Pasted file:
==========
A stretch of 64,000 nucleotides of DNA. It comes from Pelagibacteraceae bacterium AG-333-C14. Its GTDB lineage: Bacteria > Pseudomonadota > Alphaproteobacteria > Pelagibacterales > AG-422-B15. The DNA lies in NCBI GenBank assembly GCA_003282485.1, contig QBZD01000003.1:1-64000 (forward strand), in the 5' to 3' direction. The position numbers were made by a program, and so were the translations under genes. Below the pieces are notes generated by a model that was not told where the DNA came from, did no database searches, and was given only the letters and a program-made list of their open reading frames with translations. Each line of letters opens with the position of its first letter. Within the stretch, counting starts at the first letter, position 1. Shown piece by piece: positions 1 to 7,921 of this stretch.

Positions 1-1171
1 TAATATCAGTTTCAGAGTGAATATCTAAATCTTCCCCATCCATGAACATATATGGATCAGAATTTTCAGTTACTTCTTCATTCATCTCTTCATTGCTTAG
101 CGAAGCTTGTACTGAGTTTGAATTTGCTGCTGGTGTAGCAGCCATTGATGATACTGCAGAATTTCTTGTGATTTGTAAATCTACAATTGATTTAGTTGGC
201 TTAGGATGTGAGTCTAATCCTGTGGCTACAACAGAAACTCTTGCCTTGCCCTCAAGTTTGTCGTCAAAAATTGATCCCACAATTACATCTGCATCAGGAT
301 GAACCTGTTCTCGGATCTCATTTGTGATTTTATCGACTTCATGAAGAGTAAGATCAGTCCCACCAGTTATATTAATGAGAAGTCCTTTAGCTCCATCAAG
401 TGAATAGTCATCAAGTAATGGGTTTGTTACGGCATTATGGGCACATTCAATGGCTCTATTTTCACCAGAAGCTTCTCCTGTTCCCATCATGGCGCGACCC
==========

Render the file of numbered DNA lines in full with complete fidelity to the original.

A stretch of 64,000 nucleotides of DNA. It comes from Pelagibacteraceae bacterium AG-333-C14. Its GTDB lineage: Bacteria > Pseudomonadota > Alphaproteobacteria > Pelagibacterales > AG-422-B15. The DNA lies in NCBI GenBank assembly GCA_003282485.1, contig QBZD01000003.1:1-64000 (forward strand), in the 5' to 3' direction. The position numbers were made by a program, and so were the translations under genes. Below the pieces are notes generated by a model that was not told where the DNA came from, did no database searches, and was given only the letters and a program-made list of their open reading frames with translations. Each line of letters opens with the position of its first letter. Within the stretch, counting starts at the first letter, position 1. Shown piece by piece: positions 1 to 7,921 of this stretch.

Positions 1-1171
1 TAATATCAGTTTCAGAGTGAATATCTAAATCTTCCCCATCCATGAACATATATGGATCAGAATTTTCAGTTACTTCTTCATTCATCTCTTCATTGCTTAG
101 CGAAGCTTGTACTGAGTTTGAATTTGCTGCTGGTGTAGCAGCCATTGATGATACTGCAGAATTTCTTGTGATTTGTAAATCTACAATTGATTTAGTTGGC
201 TTAGGATGTGAGTCTAATCCTGTGGCTACAACAGAAACTCTTGCCTTGCCCTCAAGTTTGTCGTCAAAAATTGATCCCACAATTACATCTGCATCAGGAT
301 GAACCTGTTCTCGGATCTCATTTGTGATTTTATCGACTTCATGAAGAGTAAGATCAGTCCCACCAGTTATATTAATGAGAAGTCCTTTAGCTCCATCAAG
401 TGAATAGTCATCAAGTAATGGGTTTGTTACGGCATTATGGGCACATTCAATGGCTCTATTTTCACCAGAAGCTTCTCCTGTTCCCATCATGGCGCGACCC